I've been married for almost 8 years. Like any other marriage, ours is not perfect. We run into problems. Lots of them. Issues and disagreements mostly because of our cultural differences. Stresses and tempers. And many times, I thought it was over. Maybe, he did too.

However, we somehow manage to settle our differences. I realized that it's how we handle those inevitable things that defines us and our marriage. It determines how we grow as a couple. Learning and growing together is not always easy, as we all know. But it helps knot the knot, and build the foundation of our relationship.

Of course, I still get pretty upset everytime he pretends to be doctor when I'm ill, and would hush me for nagging him that I need a real doctor. I still get irked whenever he teases me about selling the house and moving to Rwanda. He still gets provoked everytime I badger him about his obsession, his experiments and projects; and how little time he spends on us.

Tja.... what can I say? It's our marriage, and it's imperfect.

Sunday, August 2, 2009

A Beautiful Life.

My 14-year-old niece wrote an essay on life. I was amazed. How could a girl of such tender age capture in words the very essence of life? Here it goes:

A Beautiful Life .......... by Chess C. Fajardo

For every smile that the sunrise brings, for every giggle that I hear them sing, for every hope that a new day gives, I wonder, how beautiful life truly is…

As I thought of this line, I slowly laid down the soft grass and breathed in its fresh aroma; I ran my fingers across the tender leaves of the grass and felt it at the tips of my hand. I fixed myself to the ground and never felt so relaxed before. As I enjoyed the early morning dew somehow invigorate my tired, exhausted body, I felt a slight shiver run through my spine. I was surprised to realize, that it made me blurt out a giggle than a shriek. Then, I smiled for, for the first time for quite sometime, I felt relaxed.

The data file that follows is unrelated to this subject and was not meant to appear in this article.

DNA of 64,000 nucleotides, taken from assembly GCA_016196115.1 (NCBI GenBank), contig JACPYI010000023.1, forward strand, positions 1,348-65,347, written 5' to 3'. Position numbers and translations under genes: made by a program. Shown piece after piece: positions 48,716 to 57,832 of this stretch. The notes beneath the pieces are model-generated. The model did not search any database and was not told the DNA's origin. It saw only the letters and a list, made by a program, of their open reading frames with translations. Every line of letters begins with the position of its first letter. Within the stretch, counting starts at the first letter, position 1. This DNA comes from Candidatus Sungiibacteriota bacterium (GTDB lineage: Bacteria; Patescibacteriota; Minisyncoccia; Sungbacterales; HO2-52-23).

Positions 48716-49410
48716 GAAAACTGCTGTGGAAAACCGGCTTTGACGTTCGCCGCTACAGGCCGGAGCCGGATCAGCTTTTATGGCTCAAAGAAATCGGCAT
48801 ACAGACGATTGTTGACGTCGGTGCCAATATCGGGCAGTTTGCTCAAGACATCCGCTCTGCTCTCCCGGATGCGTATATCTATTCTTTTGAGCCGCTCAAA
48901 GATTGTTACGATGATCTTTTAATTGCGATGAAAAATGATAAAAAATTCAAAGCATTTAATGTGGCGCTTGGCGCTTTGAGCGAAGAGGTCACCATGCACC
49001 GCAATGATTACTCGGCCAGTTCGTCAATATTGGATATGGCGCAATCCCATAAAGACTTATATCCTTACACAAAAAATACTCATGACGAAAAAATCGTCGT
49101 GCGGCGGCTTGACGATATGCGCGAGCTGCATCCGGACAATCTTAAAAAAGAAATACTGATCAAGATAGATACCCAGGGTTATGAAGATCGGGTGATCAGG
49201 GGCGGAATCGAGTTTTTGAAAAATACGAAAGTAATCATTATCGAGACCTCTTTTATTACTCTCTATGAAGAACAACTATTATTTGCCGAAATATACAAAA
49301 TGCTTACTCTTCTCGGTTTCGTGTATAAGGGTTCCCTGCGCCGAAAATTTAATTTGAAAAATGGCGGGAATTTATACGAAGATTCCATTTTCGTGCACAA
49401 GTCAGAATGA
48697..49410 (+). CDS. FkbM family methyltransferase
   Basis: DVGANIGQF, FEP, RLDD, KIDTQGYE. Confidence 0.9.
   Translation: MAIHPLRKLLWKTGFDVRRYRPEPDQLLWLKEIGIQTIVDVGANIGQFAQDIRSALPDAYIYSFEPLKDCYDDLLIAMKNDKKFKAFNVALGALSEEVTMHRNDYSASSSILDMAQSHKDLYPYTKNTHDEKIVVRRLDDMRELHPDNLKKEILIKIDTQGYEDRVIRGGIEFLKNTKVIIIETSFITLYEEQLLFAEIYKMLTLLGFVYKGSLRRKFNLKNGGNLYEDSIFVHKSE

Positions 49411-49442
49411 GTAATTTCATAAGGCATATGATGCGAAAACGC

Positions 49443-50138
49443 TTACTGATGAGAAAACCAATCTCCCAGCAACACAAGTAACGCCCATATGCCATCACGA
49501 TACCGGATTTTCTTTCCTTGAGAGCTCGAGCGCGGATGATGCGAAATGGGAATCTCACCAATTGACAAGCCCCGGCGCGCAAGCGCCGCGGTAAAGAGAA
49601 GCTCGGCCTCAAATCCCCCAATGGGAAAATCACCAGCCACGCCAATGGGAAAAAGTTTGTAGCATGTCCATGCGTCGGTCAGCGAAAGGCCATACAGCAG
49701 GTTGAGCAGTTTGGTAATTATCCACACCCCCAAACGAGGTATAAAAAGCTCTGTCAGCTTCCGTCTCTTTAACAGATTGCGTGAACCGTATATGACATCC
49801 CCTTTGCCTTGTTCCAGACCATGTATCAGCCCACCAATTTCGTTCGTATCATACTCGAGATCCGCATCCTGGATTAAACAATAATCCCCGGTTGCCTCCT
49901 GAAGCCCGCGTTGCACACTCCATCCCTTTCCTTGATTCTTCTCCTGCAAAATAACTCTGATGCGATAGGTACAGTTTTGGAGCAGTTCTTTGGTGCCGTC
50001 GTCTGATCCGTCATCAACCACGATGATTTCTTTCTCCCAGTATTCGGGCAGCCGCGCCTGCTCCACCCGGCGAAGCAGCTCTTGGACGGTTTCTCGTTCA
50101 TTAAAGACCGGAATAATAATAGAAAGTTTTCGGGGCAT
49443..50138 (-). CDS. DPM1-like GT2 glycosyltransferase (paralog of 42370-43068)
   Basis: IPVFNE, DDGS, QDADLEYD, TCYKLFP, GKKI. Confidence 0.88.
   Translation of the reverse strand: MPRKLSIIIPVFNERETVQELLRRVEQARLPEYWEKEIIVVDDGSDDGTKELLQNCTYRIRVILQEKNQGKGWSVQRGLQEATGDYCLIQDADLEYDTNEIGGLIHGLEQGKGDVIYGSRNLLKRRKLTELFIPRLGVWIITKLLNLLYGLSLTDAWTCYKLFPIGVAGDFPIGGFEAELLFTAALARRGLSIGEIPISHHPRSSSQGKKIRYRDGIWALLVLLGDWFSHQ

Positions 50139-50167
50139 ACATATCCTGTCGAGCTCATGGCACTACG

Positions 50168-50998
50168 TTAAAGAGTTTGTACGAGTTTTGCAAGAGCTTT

I gazed at the great blue horizon, realizing how terribly lucky I am to have laid eyes on the things that made each day of my life worth looking forward to. But its not really how things appear to be but the way you look at them. Some may look at a flower as just a part of a plant, that will eventually wilt and loose its beauty, but to me, it’s the most wonderful gift nature can ever offer. It may be the only reward that we get for all the efforts that we’ve given to take care of the plant but, if you really look deeper to the thought, it’s actually not the flower that counts but the happiness that it brings to our lives and the thought that with every hard work made by heart is a reward even the richest of the rich can’t ever buy.

I was staring blankly at the skies for quite some time there, until I was conscious again. I looked closely at the floating clouds and recalled such great memories which I daydreamt for what appeared to me as a minute or so. Then it made me think about life. Like a cloud, it can be like how you look at it or how you want it to be. Like a cloud, life can appear differently to different people.

Life is as one experience it. One has to drink deep of every moment… One has to learn how to enjoy and make the most out of every second…One has to learn to live…for, living is like the tip-toe between the fine line of life and death. Knowing life’s fragility as well as transcendence is what makes a glimpse of life worth an eternity.

So, like what one of the remarkable poets has stated, “Laugh and be merry better the world with a song, better the world with a blow in the teeth of a wrong….” That’s how we should spend every spilt second of our lives for you’ll never know when you’ll ever breathe your last. And so that, when time comes and death cradles your memoirs, these will remain as great treasures and everyone will remember it for what it was… “A beautiful life!”